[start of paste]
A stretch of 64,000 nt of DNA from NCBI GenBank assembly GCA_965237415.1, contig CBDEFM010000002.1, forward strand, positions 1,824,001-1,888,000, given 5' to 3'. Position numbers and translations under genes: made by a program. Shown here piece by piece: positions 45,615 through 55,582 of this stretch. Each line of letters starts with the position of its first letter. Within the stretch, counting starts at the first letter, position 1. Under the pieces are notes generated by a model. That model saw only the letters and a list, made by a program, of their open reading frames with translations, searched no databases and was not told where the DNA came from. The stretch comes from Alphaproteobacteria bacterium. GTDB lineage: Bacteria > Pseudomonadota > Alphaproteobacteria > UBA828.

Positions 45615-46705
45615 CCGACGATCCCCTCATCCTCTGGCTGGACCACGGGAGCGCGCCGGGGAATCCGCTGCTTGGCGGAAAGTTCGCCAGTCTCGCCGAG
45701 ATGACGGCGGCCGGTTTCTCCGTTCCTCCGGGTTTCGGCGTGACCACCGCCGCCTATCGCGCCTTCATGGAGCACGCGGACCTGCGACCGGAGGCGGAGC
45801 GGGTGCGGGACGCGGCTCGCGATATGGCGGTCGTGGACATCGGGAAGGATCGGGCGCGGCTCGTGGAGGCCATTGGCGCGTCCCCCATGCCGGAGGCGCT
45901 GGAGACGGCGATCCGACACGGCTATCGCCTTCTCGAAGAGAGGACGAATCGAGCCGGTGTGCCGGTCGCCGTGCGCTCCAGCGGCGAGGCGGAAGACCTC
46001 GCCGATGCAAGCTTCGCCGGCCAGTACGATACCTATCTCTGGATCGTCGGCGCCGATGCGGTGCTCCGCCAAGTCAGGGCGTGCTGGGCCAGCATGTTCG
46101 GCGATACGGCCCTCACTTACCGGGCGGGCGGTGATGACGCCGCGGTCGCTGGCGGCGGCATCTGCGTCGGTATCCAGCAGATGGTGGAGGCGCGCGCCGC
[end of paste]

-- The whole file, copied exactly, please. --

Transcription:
A stretch of 64,000 nt of DNA from NCBI GenBank assembly GCA_965237415.1, contig CBDEFM010000002.1, forward strand, positions 1,824,001-1,888,000, given 5' to 3'. Position numbers and translations under genes: made by a program. Shown here piece by piece: positions 45,615 through 55,582 of this stretch. Each line of letters starts with the position of its first letter. Within the stretch, counting starts at the first letter, position 1. Under the pieces are notes generated by a model. That model saw only the letters and a list, made by a program, of their open reading frames with translations, searched no databases and was not told where the DNA came from. The stretch comes from Alphaproteobacteria bacterium. GTDB lineage: Bacteria > Pseudomonadota > Alphaproteobacteria > UBA828.

Positions 45615-46705
45615 CCGACGATCCCCTCATCCTCTGGCTGGACCACGGGAGCGCGCCGGGGAATCCGCTGCTTGGCGGAAAGTTCGCCAGTCTCGCCGAG
45701 ATGACGGCGGCCGGTTTCTCCGTTCCTCCGGGTTTCGGCGTGACCACCGCCGCCTATCGCGCCTTCATGGAGCACGCGGACCTGCGACCGGAGGCGGAGC
45801 GGGTGCGGGACGCGGCTCGCGATATGGCGGTCGTGGACATCGGGAAGGATCGGGCGCGGCTCGTGGAGGCCATTGGCGCGTCCCCCATGCCGGAGGCGCT
45901 GGAGACGGCGATCCGACACGGCTATCGCCTTCTCGAAGAGAGGACGAATCGAGCCGGTGTGCCGGTCGCCGTGCGCTCCAGCGGCGAGGCGGAAGACCTC
46001 GCCGATGCAAGCTTCGCCGGCCAGTACGATACCTATCTCTGGATCGTCGGCGCCGATGCGGTGCTCCGCCAAGTCAGGGCGTGCTGGGCCAGCATGTTCG
46101 GCGATACGGCCCTCACTTACCGGGCGGGCGGTGATGACGCCGCGGTCGCTGGCGGCGGCATCTGCGTCGGTATCCAGCAGATGGTGGAGGCGCGCGCCGC